who is typography for?Readers,
not writers

Ty­pog­ra­phy is for the ben­e­fit of the reader. Not the writer.

Graphic de­sign­ers have an ad­van­tage here. They work with text they didn’t write. So they can ap­proach a ty­po­graphic project as a spe­cial kind of reader—one whose job it is to cre­ate the vi­sual com­po­nent of the text so it re­in­forces the meaning.

This prin­ci­ple is more dif­fi­cult when you’re a writer han­dling your own ty­pog­ra­phy. Then you have to sur­mount the dif­fer­ence be­tween your pri­mary per­spec­tive as a writer and a sim­u­lated per­spec­tive as a reader.

But every writer is also a reader—I end up read­ing the text sev­eral times while I’m rewrit­ing it.” In a me­chan­i­cal sense, yes, you’re read­ing the text. But you’re not read­ing it for the same rea­sons as your read­ers will: to learn and pos­si­bly be persuaded.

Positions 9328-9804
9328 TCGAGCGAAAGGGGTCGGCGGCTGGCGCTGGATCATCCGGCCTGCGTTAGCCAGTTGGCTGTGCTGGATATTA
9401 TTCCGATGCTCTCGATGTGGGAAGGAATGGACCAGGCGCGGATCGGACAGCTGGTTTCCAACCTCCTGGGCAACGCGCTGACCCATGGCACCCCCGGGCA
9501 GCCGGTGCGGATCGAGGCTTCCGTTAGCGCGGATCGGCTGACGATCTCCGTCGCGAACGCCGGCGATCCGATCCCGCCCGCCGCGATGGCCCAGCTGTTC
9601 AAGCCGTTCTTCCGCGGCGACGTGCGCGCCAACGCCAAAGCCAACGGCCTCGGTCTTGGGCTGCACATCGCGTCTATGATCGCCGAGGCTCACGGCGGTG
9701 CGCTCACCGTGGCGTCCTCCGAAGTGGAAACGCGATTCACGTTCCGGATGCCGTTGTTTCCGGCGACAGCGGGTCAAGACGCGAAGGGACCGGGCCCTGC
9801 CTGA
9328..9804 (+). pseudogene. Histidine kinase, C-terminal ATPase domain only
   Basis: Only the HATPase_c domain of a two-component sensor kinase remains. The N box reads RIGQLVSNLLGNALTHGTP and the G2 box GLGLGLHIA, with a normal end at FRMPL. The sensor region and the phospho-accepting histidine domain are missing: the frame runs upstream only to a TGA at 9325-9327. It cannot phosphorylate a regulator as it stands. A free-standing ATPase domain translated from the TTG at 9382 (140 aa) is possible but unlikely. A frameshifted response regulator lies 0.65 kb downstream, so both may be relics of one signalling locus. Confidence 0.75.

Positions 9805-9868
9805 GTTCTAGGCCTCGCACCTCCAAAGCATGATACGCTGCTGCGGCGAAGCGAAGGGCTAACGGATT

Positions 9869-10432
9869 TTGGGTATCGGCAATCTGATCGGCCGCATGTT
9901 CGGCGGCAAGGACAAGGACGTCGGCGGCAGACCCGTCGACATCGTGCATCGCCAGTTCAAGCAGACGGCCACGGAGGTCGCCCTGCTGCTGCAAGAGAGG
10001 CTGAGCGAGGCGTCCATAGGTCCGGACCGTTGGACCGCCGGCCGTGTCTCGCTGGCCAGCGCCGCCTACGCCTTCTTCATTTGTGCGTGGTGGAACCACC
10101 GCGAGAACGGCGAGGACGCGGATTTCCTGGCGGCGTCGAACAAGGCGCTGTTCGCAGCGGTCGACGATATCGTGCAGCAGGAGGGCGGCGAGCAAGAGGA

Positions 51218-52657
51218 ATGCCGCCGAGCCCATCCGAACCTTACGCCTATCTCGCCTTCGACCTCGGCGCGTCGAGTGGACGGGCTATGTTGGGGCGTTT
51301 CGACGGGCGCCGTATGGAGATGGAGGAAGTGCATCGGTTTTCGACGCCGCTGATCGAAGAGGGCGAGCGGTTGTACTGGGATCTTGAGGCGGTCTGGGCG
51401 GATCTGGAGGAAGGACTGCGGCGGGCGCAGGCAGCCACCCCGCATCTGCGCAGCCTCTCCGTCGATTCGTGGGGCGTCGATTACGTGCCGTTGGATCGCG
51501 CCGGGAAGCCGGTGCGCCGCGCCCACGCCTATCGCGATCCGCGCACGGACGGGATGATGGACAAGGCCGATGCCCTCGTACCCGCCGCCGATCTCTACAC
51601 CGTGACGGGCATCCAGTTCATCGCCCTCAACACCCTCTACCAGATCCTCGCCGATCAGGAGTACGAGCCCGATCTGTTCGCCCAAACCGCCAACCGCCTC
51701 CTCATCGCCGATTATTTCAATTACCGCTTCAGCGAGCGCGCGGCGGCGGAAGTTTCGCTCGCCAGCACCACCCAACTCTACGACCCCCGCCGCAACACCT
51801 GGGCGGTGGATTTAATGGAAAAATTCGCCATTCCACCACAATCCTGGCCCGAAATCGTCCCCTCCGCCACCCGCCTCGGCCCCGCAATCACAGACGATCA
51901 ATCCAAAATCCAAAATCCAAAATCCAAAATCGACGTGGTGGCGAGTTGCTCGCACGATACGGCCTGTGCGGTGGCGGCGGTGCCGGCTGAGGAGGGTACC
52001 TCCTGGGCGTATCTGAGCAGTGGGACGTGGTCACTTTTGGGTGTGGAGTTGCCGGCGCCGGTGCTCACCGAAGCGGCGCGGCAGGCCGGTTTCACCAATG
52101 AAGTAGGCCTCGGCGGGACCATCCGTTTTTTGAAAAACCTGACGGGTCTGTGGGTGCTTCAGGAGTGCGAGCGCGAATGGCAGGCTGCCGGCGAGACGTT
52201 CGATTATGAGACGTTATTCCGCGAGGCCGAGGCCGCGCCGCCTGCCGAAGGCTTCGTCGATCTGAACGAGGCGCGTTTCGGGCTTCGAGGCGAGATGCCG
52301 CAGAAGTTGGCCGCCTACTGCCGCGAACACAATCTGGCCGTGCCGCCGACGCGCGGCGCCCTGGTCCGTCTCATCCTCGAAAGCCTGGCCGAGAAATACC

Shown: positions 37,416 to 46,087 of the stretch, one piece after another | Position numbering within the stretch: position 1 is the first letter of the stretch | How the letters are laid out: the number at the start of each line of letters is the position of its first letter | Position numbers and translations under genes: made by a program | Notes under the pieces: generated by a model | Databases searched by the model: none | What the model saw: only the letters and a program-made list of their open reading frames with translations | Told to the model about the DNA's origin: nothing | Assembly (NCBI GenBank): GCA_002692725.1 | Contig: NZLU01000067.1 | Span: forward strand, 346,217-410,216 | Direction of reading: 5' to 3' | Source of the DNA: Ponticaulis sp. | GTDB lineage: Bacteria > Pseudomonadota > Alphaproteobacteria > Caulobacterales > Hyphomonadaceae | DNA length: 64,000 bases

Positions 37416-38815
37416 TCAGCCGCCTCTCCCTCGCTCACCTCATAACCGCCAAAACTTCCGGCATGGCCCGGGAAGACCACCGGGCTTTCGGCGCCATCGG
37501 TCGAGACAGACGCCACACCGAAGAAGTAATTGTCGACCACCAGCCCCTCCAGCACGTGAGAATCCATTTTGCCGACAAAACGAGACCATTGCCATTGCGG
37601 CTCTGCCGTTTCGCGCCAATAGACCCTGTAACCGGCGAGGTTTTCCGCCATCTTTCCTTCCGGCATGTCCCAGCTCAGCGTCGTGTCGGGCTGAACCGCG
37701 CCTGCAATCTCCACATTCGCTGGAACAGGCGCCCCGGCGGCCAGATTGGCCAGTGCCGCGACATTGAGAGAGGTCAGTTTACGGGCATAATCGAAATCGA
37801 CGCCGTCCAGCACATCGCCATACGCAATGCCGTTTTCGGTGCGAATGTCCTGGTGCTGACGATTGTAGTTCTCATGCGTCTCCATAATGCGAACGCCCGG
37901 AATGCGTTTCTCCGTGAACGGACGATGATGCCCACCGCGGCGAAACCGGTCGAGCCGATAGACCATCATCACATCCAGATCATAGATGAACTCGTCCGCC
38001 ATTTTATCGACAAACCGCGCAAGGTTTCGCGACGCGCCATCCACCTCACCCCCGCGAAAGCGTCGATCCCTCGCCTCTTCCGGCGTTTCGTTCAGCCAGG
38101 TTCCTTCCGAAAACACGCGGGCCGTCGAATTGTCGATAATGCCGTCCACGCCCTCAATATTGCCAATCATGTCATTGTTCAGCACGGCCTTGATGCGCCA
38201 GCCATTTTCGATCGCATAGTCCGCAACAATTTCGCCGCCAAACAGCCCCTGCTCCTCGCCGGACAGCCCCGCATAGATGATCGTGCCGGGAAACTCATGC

Al­ways be ask­ing your­self: what does my reader want? Be­cause your reader is quite dif­fer­ent from you:

writerreader
Attention spanLongShort
Interest in topicHighLow
Persuadable by other opinionsNoYes
Cares about your happinessYesNo

Un­for­tu­nately, pro­fes­sional writ­ers some­times imag­ine that the com­par­i­son looks like this:

writerreader
Attention spanLongWhatever it takes
Interest in topicHighBoundless
Persuadable by other opinionsNoBarely
Cares about your happinessYesOf course

The only reader who might match that de­scrip­tion is your mother.

Ty­pog­ra­phy has to be ori­ented to ac­tual read­ers, not ide­al­ized ones. Writ­ers can get at­tached to ide­al­ized read­ers be­cause they’re eas­ier to please. That’s no sur­prise—they don’t exist.

Don’t be lazy. Work hard to see your text as an ac­tual reader will. You won’t get it per­fectly right. But a rough ap­prox­i­ma­tion is bet­ter than none at all.

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